b. cytoplasm/vacuole
c. nucleus
d. nucleoli
e. NOT THERE- chloroplasts- not found in non-green plant tissue

.((((LOOK AT/ DRAW/ PRINT THE PICTURES FROM THE BIOLOGY WEBSITE)))))

76

Identify the following structures in a cheek cell
a. plasma membrane
b. cytoplasm
c. nucleus
d. HARD TO VISUALIZE (nucleolus)
e. NOT THERE- cell wall, vacuole, chloroplast- these structures aren't found in animal cells

.((((LOOK AT/ DRAW/ PRINT THE PICTURES FROM THE BIOLOGY WEBSITE)))))

77

Differentiate between eukaryotic and prokaryotic cells

Eukaryotic:
-Kingdoms: Plant, Animal, Fungi, protista
-Much larger than prokaryotic cells
-Has a "true nucleus" (membrane around nucleus)
-Has multiple types of organelles

Prokaryotic Cells:
-Domains: Bacteria, Archaea
-Very small
-Has a nucleoid
-Has one type of organelle --> Ribosomes

78

list the part(s) of the microscope that we be used to change the amount of light (contrast) of the specimen

The irisdiaphragm level is an adjustable light barrier built into the condenser that regulates the amount of light passing through the specimen. This helps with contrast.

79

Draw what the letters FGZ look like when viewed in the microscope

The letters will look inverted, which means it will appear to have rotated 180 degrees. And look upside down.

80

Define diffusion and osmosis

Diffusion: The spontaneous movement of molecules or particles in solution along (down) a concentration gradient (i.e. from areas of high concentration to a low concentration) until there is an equilibrium.

Osmosis: The diffusion of water molecules through a selectively permeable membrane from a region of low solute concentration to a region of high solute concentration

81

Describe the effects of temperature and molecular size on the rate of diffusion

Temperature: The warmer it is, the faster something will diffuse.

Molecular Size: The smaller the molecule, the quicker it will diffuse.

82

Predict the movement of water between two substances separated by a selectively permeable membrane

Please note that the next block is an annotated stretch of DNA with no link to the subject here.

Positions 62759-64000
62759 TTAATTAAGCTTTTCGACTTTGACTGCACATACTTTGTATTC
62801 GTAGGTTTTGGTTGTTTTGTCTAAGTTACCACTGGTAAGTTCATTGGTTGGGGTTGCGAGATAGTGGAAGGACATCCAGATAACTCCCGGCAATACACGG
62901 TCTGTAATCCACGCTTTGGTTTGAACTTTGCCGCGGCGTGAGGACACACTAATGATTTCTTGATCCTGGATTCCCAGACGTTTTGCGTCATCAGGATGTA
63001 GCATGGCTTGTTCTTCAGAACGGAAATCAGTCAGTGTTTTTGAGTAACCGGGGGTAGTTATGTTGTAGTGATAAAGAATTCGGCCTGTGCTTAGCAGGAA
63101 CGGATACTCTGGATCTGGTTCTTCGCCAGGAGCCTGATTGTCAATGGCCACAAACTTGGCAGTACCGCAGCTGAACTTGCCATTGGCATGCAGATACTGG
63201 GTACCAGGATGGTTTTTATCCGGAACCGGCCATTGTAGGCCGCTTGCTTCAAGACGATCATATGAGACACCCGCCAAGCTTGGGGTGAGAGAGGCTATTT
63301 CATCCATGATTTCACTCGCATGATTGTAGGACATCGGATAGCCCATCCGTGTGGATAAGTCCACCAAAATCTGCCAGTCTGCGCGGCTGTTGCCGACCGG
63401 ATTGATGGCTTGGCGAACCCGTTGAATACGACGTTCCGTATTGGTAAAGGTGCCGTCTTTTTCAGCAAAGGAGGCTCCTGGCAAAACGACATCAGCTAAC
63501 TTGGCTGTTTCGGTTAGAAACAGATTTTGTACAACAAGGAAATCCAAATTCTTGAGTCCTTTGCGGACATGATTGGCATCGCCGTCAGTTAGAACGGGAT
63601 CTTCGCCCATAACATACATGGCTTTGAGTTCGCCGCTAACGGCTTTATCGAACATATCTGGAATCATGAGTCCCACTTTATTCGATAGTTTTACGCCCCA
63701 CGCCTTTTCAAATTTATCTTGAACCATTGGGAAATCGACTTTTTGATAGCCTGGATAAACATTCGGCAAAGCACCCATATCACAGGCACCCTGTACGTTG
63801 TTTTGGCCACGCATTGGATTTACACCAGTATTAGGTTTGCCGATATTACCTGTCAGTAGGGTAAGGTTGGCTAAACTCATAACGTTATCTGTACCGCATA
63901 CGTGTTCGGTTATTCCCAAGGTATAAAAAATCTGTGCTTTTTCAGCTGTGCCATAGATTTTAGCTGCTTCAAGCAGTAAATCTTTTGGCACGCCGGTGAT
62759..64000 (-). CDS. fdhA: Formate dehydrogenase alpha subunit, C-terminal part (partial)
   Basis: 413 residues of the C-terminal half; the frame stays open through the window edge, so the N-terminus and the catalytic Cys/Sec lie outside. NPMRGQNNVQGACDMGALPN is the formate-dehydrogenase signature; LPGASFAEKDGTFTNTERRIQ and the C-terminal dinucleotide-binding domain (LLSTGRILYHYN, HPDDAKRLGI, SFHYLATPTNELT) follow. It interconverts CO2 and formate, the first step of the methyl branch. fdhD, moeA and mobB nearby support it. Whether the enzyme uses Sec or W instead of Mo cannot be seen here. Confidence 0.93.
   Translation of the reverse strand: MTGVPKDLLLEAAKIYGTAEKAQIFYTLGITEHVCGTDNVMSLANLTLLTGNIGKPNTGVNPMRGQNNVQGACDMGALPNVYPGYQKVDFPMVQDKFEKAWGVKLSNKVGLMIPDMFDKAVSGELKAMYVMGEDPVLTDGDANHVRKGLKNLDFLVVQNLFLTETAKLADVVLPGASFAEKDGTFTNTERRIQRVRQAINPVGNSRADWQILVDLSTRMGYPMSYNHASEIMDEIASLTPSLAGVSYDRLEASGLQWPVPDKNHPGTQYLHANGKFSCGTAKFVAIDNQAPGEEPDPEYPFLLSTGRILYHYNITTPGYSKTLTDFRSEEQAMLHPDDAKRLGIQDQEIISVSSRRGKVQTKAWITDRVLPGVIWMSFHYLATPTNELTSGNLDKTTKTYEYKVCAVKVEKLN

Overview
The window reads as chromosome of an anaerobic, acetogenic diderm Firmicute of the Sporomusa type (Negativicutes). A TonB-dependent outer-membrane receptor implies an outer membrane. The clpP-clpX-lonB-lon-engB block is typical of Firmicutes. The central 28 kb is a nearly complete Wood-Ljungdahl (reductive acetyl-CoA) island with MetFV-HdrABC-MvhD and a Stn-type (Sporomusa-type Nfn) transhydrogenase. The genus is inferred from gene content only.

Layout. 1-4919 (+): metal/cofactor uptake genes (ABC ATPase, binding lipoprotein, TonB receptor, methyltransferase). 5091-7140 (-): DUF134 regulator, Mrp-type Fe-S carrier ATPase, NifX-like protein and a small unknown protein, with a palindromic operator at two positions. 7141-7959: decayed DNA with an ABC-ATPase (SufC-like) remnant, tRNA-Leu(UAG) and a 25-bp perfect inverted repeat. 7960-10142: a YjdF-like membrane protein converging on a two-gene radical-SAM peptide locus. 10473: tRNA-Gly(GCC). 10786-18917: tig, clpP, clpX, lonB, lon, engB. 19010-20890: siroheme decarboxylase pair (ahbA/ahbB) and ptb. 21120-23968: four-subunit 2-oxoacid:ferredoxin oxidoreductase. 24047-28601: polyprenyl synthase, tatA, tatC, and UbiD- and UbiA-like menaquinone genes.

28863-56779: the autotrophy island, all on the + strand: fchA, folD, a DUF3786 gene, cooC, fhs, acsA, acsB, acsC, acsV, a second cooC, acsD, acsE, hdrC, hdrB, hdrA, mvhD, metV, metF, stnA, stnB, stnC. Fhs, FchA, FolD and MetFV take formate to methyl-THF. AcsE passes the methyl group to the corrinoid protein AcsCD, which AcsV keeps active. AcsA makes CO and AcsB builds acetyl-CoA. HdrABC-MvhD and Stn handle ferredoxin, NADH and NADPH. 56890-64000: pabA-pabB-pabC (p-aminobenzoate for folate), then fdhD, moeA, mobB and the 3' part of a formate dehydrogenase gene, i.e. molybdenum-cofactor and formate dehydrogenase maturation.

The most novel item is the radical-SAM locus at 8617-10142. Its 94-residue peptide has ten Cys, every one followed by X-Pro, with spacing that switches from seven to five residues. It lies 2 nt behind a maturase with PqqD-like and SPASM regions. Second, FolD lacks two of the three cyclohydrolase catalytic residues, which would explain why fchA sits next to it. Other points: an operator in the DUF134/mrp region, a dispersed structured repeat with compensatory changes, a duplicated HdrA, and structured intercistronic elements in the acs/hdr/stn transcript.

Water moves across the membrane from the region of lower solute concentration (higher free water concentration) to that of higher solute concentration (lower free water concentration). [[high water concentration to low water concentration]]

83

Define selectively permeable

Selectively permeable is a property of biological membranes that allows them to regulate the passage of substances across them.

84

Describe the physical property of dialysis tubing that allows it to function as a selectively permeable membrane

The dialysis tubing serves as a selectively permeable membrane because it acts like a membrane with pores that can restrict certain molecules or particles to diffuse through its microscopic holes. Larger particles aren't able to fit through the microscopic holes in the dialysis bag.

85

Identify what process governs the movement of a solute across a selectively permeable membrane

Facilitated diffusion- when transport proteins speed the passive movement of molecules across the plasma membrane.

Transport proteins.
Channel proteins and carrier proteins.

86

Describe what types of molecules can cross a selectively permeable membrane based on size and what molecules cannot cross the membrane

Can:
1. Small polar molecules (H2O)
2. Hydrophobic molecules

Can't:
1. Large polar molecules
2. Ions

87

Know the solutions used to detect the presence of Cl-, SO4^2-. glucose, starch, and protein

Cl- (Chloride): Silver Nitrate
SO4^2- (Sulfate): Barium Chloride
Glucose: Benedict's
Starch: Iodine
Protein: Biuret

88

Explain why the Cl- results for experiment 6.3 were very clear, but the results for SO4^2- and glucose were only slightly positive